Corporate Church

One of my pet peeves over the course of my church work has been observing the behavior of church consumers. These are the people who church shop every few months. Who will come up and tell you that they “don’t feel fed” and that your church does not offer the programs that the need to grow. And because there is a perfectly good church just down the road that has not committed the offense of challenging their spiritual life, they leave your church and the hurt they have cause, never to be seen again. Sometimes this is not a bad things.


Yet, the reason that there are so many church consumers is that, as leaders of the church, we have created this system that produces them. They are our product; our spiritual children, if you will and we cannot forgo at least part of the blame for the monsters that we have created. As church leaders, we have made it mostly (or all if you are honest with yourself) about measurables. Yes, we can rationalize this all we want, but we want bodies in seats. Bodies in groups. Dollars in the offering basket. And more and more people volunteering to do work in the church. These are the things we look for. External stuff.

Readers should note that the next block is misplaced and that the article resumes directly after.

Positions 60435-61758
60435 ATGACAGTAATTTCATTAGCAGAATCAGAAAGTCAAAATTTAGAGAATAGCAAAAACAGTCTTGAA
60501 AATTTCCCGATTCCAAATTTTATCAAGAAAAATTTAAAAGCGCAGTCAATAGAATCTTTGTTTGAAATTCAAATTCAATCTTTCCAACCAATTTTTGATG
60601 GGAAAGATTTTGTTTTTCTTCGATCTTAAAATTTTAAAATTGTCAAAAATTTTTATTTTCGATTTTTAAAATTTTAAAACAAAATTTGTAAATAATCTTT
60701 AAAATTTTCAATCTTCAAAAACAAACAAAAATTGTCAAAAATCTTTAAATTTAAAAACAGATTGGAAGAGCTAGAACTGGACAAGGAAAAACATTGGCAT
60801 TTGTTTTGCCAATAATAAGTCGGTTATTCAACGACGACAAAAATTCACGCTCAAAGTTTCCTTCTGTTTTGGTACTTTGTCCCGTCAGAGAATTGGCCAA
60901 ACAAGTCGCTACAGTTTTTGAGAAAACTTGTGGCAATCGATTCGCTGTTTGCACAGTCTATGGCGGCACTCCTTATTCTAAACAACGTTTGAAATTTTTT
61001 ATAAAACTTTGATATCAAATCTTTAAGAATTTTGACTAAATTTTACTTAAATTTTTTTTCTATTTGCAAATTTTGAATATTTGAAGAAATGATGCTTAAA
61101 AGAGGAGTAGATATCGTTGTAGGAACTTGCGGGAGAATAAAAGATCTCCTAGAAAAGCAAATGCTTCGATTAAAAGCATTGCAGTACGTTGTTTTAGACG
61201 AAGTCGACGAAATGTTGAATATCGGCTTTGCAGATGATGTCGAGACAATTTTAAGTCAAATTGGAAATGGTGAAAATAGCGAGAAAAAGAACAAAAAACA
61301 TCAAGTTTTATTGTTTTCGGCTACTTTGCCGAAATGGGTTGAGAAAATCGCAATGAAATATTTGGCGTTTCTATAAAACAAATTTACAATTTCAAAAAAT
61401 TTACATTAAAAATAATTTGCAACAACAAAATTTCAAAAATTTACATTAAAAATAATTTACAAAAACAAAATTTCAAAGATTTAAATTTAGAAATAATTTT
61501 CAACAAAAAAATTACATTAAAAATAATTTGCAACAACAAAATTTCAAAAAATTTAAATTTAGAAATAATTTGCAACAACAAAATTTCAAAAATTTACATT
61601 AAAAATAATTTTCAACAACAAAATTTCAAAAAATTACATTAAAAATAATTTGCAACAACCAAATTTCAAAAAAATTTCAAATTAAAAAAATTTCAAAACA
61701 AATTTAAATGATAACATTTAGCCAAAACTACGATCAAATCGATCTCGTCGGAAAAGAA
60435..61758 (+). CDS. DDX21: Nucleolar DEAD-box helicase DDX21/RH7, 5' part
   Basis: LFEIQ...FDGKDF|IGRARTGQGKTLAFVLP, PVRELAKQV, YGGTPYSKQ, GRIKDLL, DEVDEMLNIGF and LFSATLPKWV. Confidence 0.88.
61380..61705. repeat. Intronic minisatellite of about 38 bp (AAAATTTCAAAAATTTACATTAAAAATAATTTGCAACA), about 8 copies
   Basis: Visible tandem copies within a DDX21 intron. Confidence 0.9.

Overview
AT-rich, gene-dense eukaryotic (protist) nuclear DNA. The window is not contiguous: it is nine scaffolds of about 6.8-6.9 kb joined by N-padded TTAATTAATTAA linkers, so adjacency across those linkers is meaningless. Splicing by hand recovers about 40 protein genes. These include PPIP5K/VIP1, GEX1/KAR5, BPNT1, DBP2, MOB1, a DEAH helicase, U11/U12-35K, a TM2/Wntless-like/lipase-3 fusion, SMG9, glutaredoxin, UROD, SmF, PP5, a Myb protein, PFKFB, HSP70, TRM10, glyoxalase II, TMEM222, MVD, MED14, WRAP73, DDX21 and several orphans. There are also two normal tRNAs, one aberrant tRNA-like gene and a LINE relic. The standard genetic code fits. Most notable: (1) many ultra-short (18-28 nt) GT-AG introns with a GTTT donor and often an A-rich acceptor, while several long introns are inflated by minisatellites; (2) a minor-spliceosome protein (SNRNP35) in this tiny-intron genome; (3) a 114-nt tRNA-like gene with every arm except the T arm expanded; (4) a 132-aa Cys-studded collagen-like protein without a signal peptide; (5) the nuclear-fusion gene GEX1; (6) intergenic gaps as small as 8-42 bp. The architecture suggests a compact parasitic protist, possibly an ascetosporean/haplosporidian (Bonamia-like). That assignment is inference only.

So, people’s spiritual lives get measured by what we can see. And “good Christians” are looked at as the product. It is no wonder that when people are having doubts, involved in conflict, not measuring up, not “being fed” (which is a sense of their own stagnation), or not able to produce in the way we’ve defined – that they leave our churches. Their spiritual lives are viewed as a product that the church as a corporation produces. Defective products have to go.

As I have progressed in my journey, the question has arisen in my mind again and again – what is the true measure of growth? What should we be looking for within the people we lead to know the state of their spirituality – their relationship with Jesus, creator of their soul?

Steadfastness. The apostle Paul defined it. If you are a college basketball fan, Dick Vitale would call it stick-to-it-iveness. (So funny to me that spell checker did not underline that work. Thanks Dickie V!) Here’s how we define steadfastness: it’s like the man swimming for his life in the ocean from a shipwreck. He arrives on the beach tattered and exhausted. But he’s arrived by his own effort.